And so our visits would go.  Some silly jokes, some tweaked noses, and, for the kids who cried most, he'd produce a spare red, foam rubber clown nose for them. Now personally, I think clown noses are more fun on someone else, than on you.  But the kids seemed to like getting them, perhaps because they matched his.  This was our life - daily visits to hospitals in a town, then move on.  We stayed in YMCA's, hostels, occasionally in a train station.  We were on some kind of mission with no purpose.  Still, it was something I wanted to see - Paul in action - day after day.

We were at the University Children's Hospital in Baltimore.  It was a great place.  They fed us lunch and brought some of the more mobile kids out in the sun, so we got to put on a show with actual grass under our feet.  Suddenly Paul stopped his usual routine, much to the shock of his assistant.

"Kids," he smiled,  "Happy's going to take a 5 minute break, then I want to see you all back here and you will each get whatever you want, made out of balloons!  OK?  So run!  Run and play!  When you hear me blow my clown horn, come back to see me!  Yay!"  Paul dropped to the ground, started taking his costume off, stuffing into his backpack.

"Paul?" I said, sticking my face into his.  "What are you doing?"

The reply was cryptic.  "Jake, I wasn't going to say anything because I thought I was just paranoid.  But, but she's here.  She's probably not alone.  Listen Jake, you gotta take over for me."

I'd call that a bit too much to process.  "Who are you talking about?" I asked.  "Who is she?"

Paul grabbed me by the shirt, and pulled me close.  "When she gave me that letter, Jake, it. . . it was open.  She knew, Jake.  She knew it all before I'd even arrived."

I was totally unprepared when he pulled me close, kissed my cheek, then stuffed the last of his outfit into his backpack.  He looked up and scanned the grounds, suggesting that he might have been in Viet Nam or something.  It was a completely different mode he was in.  He started to speak.  He didn't.  I heard the shot just before I watched the hole explode in his forehead, blowing the back of his head off, covering my face with blood.  As the children shrieked and orderlies ran, there was chaos on the lawn.  I was hit from behind - run over by a large body that picked up his backpack and slid the brown-paper wrapped letter out.  This bruiser of a man looked at me, paused for a second, then swung the backpack hard and fast against the side of my head, knocking me over and almost out.  Paul was dead.  Very.  Alarms were going off and, for some reason, I decided that someone may want to join him, so I grabbed his backpack and ran into the woods.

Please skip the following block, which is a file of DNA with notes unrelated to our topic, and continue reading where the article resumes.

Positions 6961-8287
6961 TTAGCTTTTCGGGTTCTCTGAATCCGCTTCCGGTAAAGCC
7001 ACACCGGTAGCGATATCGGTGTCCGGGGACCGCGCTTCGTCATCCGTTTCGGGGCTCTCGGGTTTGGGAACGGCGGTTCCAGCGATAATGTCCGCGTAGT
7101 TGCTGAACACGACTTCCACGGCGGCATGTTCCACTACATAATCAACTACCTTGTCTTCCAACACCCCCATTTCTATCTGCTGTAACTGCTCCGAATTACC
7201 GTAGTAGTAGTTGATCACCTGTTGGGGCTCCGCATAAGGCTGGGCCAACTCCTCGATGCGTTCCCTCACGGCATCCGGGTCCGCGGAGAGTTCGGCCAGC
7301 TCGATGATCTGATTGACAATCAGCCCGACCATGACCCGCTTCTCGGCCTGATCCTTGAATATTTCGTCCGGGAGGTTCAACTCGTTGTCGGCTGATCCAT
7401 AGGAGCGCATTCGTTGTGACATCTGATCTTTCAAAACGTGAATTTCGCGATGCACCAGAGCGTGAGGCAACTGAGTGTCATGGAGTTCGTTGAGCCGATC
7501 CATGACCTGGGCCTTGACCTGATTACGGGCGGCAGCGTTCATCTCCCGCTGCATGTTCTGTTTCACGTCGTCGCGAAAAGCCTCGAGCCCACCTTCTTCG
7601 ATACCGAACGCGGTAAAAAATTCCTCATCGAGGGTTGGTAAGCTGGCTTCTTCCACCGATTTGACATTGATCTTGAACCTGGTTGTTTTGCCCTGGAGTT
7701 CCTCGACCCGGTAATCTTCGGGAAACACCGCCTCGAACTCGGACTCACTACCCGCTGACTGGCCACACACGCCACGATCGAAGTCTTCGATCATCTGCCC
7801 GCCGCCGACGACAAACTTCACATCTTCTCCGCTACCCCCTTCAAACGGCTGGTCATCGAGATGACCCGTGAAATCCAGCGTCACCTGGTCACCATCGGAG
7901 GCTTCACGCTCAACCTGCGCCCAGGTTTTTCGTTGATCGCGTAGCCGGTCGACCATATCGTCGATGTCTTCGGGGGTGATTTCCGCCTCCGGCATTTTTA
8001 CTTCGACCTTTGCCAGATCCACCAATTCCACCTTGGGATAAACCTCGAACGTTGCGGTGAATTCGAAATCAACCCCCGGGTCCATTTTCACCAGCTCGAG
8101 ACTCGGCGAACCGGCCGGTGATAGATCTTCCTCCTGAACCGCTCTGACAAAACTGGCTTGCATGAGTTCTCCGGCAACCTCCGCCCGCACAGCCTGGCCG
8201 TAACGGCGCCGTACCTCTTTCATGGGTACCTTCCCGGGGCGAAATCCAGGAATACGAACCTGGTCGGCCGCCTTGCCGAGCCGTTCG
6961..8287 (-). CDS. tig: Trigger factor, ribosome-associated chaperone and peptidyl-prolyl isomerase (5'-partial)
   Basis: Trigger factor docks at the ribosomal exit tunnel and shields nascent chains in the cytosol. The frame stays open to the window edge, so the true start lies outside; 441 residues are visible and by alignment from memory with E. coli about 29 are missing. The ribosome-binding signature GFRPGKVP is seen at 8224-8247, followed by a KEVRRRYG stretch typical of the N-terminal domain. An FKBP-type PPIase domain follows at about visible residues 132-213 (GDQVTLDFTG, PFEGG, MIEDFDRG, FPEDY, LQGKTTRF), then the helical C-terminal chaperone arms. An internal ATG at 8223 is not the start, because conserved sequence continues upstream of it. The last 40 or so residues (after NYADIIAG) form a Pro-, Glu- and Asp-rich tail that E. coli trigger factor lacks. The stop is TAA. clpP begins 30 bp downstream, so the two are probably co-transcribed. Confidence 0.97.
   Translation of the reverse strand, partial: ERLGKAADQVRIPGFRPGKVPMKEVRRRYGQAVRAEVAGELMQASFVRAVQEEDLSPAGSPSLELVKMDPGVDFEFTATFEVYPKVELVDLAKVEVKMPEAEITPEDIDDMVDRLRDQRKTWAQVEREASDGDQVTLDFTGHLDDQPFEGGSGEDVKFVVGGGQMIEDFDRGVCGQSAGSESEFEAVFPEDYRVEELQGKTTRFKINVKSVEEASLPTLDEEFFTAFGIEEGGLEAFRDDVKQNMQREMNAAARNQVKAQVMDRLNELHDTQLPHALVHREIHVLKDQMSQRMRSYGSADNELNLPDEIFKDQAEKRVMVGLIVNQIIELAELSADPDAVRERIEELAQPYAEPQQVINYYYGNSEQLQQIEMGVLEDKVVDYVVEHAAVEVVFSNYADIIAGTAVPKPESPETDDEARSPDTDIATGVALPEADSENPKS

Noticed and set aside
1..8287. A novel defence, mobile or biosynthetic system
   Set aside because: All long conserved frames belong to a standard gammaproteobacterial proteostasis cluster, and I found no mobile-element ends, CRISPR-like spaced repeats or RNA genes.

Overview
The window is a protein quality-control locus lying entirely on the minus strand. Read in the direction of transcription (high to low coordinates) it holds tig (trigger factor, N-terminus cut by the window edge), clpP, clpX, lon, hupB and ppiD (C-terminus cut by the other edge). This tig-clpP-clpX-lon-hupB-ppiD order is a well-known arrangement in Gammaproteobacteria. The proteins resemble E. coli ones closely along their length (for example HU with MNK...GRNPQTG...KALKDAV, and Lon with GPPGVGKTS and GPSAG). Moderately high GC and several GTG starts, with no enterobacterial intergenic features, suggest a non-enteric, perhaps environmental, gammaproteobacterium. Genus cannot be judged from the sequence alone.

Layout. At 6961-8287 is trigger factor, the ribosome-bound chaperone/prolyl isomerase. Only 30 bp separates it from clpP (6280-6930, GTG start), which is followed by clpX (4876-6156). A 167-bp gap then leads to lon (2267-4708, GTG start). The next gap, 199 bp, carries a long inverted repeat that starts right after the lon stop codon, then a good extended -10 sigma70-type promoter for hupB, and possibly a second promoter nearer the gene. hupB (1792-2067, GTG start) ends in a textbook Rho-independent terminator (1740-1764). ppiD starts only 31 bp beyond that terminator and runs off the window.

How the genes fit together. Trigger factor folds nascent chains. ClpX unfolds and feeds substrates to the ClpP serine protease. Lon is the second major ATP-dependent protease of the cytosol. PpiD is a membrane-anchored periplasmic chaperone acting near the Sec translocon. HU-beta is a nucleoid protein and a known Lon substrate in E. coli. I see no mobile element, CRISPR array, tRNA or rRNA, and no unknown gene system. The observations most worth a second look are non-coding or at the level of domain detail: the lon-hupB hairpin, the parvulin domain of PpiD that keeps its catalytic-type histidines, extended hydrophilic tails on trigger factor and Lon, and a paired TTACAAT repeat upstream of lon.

" So, kids, are you having fun?"  I asked.  "Everything is always great with Happy the Clown, isn't it?  So what does my special girl (who was in a wheelchair) want me to make for her?  A balloon horse?  How about some balloon hats for everyone? Yes, this is great fun.  And let Happy tell you kids all a secret."  I draw the kids close.  "Do you want to know a secret?  You have to promise not to tell your parents or anyone.  Who promises?  Raise your hands!  Yay!  Everyone.  Well, Happy has a lot of important friends, including God! Yes!  Happy even gets letters from him.  It’s really sad, but God isn't with us any more.  It turns out he's like people and pets and everyone.  Nobody lasts forever.  Do any of you know someone who died?"  I pointed to a boy with a raised hand. "Yes, you!  Who did you know?  Oh, your uncle!  That's so sad!  I'll bet a lot of people in your family were very sad and cried didn't they?"  I selected another child.  "What about you?  Your aunt?  Oh, honey, that's so sad.  You see kids, it's just a part of life.  Imagine how sad everyone, I mean everyone, is going to feel when they find out that God died!  Well it's Happy's job to tell everyone, and I will, but for now I'm just telling you.  Now who wants a balloon toy?  I'll make something for all of you, because Happy loves you!"